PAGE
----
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On July 23, 2020, the U.S. Senate passed its version of the National Defense Authorization Act for fiscal year 2021 (NDAA) which includes an amendment that expands sanctions in connection with the Nord Stream 2 and TurkStream pipeline projects.  The amendment is based on a bill previously introduced by Senators Ted Cruz (R-TX) and Jeanne Shaheen (D-NH) entitled, the “Protecting Europe’s Energy Security Clarification Act of 2020”, which sought to clarify and expand existing U.S. sanctions under the Protecting Europe’s Energy Security Act of 2019.

Last year, the Protecting Europe’s Energy Security Act of 2019, enacted as part of the National Defense Authorization Act (NDAA) of 2020, implemented sanctions targeted at Allseas, the Swiss-Dutch company that had been laying the Nord Stream 2 pipeline.  Shortly after the NDAA was enacted in December 2019, the company suspended its activities, leaving six percent or around 100 miles (160 km) of pipeline to be completed.  Reports indicate that Russia has taken steps to continue construction of the pipeline, prompting Members of Congress to take further action.  The House passed its version of the FY 2021 NDAA with a similar amendment introduced by Rep. Ruben Gallego (D-AZ) on July 21.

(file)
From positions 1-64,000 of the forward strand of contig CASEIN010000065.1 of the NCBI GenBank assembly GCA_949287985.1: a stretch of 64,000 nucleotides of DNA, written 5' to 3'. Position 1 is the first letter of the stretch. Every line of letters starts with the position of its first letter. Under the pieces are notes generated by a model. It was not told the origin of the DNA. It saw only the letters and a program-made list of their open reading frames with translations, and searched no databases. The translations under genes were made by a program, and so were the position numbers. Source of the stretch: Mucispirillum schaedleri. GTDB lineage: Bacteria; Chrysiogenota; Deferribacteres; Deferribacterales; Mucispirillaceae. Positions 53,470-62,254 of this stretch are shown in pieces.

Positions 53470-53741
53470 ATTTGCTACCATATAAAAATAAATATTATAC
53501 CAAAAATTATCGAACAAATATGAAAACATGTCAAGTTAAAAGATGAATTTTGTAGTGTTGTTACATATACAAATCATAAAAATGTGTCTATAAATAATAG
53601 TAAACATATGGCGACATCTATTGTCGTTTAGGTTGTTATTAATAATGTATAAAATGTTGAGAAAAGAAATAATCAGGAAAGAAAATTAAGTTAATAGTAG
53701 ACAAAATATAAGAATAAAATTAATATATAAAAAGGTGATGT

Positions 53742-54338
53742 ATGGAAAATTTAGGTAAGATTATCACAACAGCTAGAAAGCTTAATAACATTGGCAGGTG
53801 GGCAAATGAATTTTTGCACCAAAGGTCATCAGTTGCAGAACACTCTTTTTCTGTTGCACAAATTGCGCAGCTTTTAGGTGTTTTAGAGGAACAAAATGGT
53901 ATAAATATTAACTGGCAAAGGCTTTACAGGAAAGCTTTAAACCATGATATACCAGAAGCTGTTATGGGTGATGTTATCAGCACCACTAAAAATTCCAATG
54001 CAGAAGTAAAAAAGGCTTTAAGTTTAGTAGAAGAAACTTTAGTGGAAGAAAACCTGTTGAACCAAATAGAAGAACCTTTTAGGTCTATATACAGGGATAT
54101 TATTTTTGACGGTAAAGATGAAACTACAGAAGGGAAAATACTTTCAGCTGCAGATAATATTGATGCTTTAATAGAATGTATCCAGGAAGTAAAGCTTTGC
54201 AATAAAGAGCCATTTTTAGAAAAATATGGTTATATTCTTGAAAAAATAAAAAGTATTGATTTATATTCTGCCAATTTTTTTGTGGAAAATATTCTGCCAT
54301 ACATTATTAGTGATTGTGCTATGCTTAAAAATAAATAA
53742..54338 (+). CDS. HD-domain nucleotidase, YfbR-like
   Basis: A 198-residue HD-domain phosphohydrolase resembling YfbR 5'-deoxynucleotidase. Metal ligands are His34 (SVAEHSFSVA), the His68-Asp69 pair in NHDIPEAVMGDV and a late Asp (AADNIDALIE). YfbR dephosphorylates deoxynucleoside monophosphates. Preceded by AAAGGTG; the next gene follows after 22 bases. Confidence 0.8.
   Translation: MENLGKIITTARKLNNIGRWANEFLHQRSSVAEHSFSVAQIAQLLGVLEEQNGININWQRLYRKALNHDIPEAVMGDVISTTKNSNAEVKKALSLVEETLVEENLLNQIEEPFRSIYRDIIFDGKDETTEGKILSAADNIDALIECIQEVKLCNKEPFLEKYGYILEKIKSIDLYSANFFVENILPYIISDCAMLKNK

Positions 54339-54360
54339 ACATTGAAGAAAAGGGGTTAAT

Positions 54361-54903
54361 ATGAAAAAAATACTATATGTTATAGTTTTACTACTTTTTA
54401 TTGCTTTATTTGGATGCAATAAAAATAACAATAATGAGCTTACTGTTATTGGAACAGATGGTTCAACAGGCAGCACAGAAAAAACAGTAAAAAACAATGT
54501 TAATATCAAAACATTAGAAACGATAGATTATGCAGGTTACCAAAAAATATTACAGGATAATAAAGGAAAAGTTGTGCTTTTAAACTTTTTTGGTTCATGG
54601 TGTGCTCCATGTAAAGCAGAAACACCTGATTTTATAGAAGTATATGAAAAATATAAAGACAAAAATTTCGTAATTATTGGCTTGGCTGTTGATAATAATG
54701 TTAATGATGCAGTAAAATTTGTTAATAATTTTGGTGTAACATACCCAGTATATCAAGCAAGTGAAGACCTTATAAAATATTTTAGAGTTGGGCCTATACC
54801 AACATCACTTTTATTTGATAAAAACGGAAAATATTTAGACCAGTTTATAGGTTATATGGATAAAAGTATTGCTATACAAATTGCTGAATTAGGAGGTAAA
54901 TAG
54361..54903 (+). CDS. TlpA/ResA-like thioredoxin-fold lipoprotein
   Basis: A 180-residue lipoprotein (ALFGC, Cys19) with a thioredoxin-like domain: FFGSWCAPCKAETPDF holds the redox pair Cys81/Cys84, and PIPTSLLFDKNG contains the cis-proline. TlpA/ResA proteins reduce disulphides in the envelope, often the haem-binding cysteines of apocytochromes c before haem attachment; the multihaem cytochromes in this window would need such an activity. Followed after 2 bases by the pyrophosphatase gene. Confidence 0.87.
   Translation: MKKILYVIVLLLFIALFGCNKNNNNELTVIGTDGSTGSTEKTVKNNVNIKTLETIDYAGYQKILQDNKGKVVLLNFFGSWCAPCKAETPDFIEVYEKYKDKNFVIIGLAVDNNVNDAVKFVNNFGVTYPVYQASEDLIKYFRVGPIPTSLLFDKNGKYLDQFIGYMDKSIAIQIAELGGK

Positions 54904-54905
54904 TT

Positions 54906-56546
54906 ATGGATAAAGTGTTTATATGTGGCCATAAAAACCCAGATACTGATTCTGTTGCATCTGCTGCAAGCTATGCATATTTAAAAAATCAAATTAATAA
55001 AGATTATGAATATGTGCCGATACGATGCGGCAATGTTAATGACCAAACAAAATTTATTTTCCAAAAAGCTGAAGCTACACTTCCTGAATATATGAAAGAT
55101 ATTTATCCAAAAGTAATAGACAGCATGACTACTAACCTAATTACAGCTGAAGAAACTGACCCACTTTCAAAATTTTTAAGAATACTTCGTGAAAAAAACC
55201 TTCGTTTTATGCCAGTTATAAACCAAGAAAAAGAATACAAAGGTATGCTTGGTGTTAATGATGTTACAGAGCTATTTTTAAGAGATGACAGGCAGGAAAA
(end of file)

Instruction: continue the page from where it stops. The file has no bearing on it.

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On August 6, 2020, President Trump issued a pair of executive orders targeting China’s Tencent Holdings Ltd. (Tencent) and its mobile application WeChat and ByteDance Ltd. (ByteDance) and its mobile application TikTok. The orders instructed the U.S. Commerce Department to prohibit the following within 45 days from their issuance (by September 20, 2020), to the extent permitted by law: